Sexual assault reports rise

Preliminary numbers from Student Judicial Services for disciplinary violations this year show a “concerning” hike in sexual assault complaints, suspensions and expulsions, while alcohol violations remained flat and fraternities saw a marked decrease in violations with no hazing charges.

Sexual assault victims come forward

Senior Assistant Dean Mike Walker reported that Student Judicial Services received 17 complaints of sexual assault or rape since August, a number that is “two to three times as much as normal.”

Last year the University Police Department reported 10 forcible sex offenses, some of which may not have been brought before a SJS hearing board.

Walker said five of this year’s sexual assault and rape cases went to the hearing board, meaning students could be either suspended or expelled. One student was suspended, and one was put on deferred suspension, which means the student will be suspended if he commits another offense.

The others were found not in violation.

Walker said SJS hears one to two rape cases in an average year and called the increase in the cases “concerning.”

University Counseling Center psychologist Kim Burghardt said it is difficult to say what caused the rise in complaints.

She said it might be attributed to more students having better knowledge of where to report assault and campus advocacy groups offering students support.

Senior Melisa Pardes, leader of a student-run rape support group, said she does not think rape or sexual assault is occurring more frequently.

“I think people are reporting it more,” Pardes said. “People are getting the support they need to come forward through campus-wide events.”

Pardes started a support group two years ago and said it is growing.
Walker said GW is planning to educate incoming freshmen on how drugs and alcohol can factor into a sexual assault.

“I do think a lot of (sexual assaults) comes down to alcohol use,” he said. “It was a focus for Colonial Inauguration training.”

Alcohol violations remain steady

Walker said alcohol violations this school year remained about the same as last year, with 325 violations.

Walker added that although SJS handed down the same amount of alcohol-related sanctions, drug evictions, alcohol hospitalizations and arrests are all down slightly.

He said GW has reports of 60 Metropolitan Police arresting students so far this year and 88 last year. MPD provides the University with names of students arrested monthly, but GW does not find out about all student arrests.

Walker said students were primarily arrested for underage drinking and false identification, yet there were “several” arrests for assaulting police officers, four for drug possession and two for assault-like offenses.

MPD arrests decline slightly

Officer David Carter, a member of MPD’s Focus Mission Unit that deals with underage drinking, said he estimates about 75 to 100 GW students have been arrested for underage drinking since January.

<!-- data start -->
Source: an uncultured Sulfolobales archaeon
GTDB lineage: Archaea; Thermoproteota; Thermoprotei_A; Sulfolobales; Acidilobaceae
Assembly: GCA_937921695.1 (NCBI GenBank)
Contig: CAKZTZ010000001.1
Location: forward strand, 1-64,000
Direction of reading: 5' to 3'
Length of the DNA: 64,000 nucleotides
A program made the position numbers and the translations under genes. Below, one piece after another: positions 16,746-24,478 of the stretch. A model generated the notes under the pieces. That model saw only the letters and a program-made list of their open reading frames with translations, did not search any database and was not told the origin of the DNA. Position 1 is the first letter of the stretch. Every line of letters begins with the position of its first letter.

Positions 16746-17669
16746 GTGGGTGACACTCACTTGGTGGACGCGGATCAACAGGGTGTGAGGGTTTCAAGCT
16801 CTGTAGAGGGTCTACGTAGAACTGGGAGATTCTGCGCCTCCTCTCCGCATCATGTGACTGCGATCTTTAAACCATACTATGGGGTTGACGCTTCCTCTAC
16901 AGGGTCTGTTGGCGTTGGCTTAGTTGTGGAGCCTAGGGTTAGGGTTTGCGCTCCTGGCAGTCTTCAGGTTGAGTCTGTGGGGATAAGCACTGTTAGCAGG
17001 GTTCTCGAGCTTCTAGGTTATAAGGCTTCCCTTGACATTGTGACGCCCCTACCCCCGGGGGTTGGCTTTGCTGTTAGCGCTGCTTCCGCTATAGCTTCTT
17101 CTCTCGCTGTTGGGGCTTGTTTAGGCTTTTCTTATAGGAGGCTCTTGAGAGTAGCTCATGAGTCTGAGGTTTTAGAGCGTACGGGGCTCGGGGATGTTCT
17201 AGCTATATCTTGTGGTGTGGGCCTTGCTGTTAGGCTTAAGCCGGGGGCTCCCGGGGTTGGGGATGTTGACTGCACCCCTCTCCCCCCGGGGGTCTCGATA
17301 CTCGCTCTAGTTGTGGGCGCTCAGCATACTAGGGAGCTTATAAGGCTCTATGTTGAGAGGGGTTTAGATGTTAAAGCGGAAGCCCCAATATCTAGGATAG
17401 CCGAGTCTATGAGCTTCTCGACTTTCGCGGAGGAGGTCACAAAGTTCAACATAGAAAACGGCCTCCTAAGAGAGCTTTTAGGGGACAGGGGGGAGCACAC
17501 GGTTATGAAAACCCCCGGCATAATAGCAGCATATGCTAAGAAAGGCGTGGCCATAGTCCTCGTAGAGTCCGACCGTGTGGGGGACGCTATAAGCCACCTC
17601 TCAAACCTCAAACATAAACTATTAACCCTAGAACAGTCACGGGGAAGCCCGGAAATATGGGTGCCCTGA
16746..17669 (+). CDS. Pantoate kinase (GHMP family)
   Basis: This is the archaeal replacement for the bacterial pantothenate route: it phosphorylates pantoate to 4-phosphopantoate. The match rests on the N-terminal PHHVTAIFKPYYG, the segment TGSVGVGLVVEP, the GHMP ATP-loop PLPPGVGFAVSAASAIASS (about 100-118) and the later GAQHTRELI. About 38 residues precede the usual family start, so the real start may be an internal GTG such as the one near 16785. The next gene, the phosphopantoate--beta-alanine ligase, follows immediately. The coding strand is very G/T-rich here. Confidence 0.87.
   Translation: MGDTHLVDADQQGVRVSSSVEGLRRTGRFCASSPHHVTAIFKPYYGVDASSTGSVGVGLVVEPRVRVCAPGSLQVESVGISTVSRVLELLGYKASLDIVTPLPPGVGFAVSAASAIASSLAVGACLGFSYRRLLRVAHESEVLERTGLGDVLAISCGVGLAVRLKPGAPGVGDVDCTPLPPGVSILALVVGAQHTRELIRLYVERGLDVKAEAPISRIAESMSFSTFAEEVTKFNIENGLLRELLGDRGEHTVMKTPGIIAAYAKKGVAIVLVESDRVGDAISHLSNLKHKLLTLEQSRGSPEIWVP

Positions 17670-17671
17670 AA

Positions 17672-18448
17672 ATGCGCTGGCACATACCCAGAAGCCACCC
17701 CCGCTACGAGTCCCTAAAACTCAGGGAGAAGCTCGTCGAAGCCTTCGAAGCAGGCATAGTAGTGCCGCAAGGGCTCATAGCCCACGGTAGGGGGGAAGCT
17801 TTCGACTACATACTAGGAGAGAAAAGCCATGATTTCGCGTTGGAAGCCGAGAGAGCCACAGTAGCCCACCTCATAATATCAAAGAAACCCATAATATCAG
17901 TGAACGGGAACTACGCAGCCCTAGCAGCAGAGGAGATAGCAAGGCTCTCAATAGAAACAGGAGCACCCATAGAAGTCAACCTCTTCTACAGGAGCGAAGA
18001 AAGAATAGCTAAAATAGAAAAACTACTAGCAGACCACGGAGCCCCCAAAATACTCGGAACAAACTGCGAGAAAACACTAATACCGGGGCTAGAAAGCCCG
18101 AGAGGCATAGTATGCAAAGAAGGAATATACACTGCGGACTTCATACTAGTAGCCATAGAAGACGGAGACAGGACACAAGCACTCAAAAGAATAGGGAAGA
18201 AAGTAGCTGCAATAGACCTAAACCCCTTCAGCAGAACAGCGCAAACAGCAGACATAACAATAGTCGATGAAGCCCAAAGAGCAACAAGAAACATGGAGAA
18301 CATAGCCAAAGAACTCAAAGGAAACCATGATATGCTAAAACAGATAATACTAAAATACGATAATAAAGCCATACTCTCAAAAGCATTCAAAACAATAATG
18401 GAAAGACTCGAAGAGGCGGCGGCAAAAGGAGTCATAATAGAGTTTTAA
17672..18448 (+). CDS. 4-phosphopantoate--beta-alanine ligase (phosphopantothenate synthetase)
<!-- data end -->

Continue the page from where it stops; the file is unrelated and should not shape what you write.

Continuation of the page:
He said SJS may only find out about a small portion of offenders because some arresting officers may not knowingly arrest GW students or report them to UPD.

Walker said although some arrests may not be sent to UPD, MPD has been doing a “good job” reporting cases on a monthly basis.

Carter said overall arrests for underage drinking may have dropped slightly this year.

“We still catch a lot of them out there,” Carter said. “But it has been made known that officers are out there and it discourages a lot of people.”

He said most students arrested in the area tend to come from GW or American University because there are fewer campus parties at these schools.

“They all go out to clubs,” he said.

Greeks boost reputation with clean year

Walker said Greek organizations have been “relatively quiet” this year; only one sorority faced a University Hearing Board conference compared to three conferences last year.

SJS reported in an e-mail that the Kappa Kappa Gamma sorority was put on disciplinary and social probation earlier this year for forging an alcohol registration form.

He added there have been no hazing incidents reported to the University.

“(Greek organizations) have also been focusing on philanthropy and other positive things,” Walker said.

Interfraternity Council President Anthony Morris said he has addressed small incidents like water balloons being thrown from the Delta Tau Delta house, but has had no hearings.

Punishments increase

Walker said expulsions and suspensions are on the rise, with four students expelled this year compared to two last year, and eight students suspended this year compared to five last year.

Walker declined to comment on the nature of violations that resulted in the suspensions and expulsions.

-Russ Rizzo and Drew Wiseman contributed to this report.

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